While its noun form is only found once in the Bible, Paul also used the verb form in PHI 1:27, "Only 'politeuomai' your life [live in your Heavenly privileges] in a manner worthy of the good news doctrines of the Christ."
PHI 3:20 "For our 'politeuma' is in heaven..."
This word actually means that we must always live our lives in the light of our eternal future. As believers in the Lord Jesus Christ, each one of us is going to spend trillions upon trillions of years in Heaven, our real home. While our time on this earth is very short, even if we live to be 100, it is still like a drop of water in the ocean compared to eternity. The "politeuma" metaphor develops the principle that when you live your life in the light of eternity, whatever problems and adversities you have in this life, you realize that they cannot compare to the "eternal weight of glory," which is far beyond all comparison, 2Co 4:16-18, "Therefore we do not lose heart, but though our outer man is decaying, yet our inner man is being renewed day by day. For momentary, light affliction is producing for us an eternal weight of glory far beyond all comparison, while we look not at the things which are seen, but at the things which are not seen; for the things which are seen are temporal, but the things which are not seen are eternal." The "sufferings of this present time" are not worthy to be compared with the glory that is to be revealed to us, ROM 8:18.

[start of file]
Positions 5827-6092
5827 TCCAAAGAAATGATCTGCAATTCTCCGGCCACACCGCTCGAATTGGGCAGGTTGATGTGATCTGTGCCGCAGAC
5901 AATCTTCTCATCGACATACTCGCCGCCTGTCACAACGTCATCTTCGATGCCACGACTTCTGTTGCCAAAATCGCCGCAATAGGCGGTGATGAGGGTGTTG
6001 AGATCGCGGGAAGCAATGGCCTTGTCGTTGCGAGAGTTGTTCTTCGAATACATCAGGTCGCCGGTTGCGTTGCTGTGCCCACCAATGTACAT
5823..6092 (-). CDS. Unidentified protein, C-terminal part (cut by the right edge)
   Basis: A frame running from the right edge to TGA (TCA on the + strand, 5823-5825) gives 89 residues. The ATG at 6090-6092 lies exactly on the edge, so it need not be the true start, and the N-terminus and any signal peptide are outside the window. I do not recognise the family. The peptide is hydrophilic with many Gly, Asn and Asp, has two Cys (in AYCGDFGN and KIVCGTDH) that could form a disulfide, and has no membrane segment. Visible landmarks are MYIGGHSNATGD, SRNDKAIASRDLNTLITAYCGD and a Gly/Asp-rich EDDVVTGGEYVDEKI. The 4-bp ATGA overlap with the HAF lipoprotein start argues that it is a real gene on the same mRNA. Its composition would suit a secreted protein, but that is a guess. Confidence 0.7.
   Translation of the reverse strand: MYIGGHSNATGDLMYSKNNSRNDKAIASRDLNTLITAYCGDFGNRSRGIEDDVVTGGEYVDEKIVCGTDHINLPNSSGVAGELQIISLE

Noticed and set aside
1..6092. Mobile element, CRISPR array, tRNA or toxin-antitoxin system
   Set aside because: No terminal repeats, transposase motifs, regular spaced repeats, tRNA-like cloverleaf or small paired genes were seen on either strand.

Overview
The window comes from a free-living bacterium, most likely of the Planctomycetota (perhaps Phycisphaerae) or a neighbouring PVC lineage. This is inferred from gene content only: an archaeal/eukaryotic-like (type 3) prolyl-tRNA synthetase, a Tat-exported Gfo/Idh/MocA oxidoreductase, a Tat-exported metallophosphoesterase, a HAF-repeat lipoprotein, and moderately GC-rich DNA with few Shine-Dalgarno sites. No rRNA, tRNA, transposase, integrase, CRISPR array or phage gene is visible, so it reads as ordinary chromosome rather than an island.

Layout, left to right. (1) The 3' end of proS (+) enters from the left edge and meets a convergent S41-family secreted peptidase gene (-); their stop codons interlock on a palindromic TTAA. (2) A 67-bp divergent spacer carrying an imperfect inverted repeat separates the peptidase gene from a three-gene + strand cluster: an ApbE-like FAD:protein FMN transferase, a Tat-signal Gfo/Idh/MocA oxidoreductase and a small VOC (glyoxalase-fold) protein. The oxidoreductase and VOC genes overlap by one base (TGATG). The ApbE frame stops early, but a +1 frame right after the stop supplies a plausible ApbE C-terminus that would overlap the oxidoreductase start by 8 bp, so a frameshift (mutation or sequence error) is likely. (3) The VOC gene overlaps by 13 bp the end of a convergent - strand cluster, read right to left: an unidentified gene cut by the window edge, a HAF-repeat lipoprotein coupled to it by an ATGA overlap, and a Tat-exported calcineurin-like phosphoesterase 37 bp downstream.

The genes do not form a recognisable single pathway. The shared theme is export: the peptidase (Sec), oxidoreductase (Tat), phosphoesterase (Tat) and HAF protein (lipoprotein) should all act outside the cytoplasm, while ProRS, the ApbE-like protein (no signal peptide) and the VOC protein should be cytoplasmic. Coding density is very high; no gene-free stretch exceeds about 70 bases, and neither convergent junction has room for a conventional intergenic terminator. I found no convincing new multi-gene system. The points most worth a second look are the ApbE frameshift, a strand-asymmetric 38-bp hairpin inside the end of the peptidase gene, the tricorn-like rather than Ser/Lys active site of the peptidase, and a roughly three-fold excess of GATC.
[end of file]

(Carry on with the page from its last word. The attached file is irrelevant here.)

We should live our lives with Abraham as our example...
HEB 11:9 "By faith he lived as an alien in the land of promise, as in a foreign land, dwelling in tents with Isaac and Jacob, fellow heirs of the same promise;"
HEB 11:10 "for he was looking for the city which has foundations, whose architect and builder is God."
HEB 11:13 "All these died in faith, without receiving the promises, but having seen them and having welcomed them from a distance, and having confessed that they were strangers and exiles on the earth."
We are not of this world - we have a Heavenly citizenship.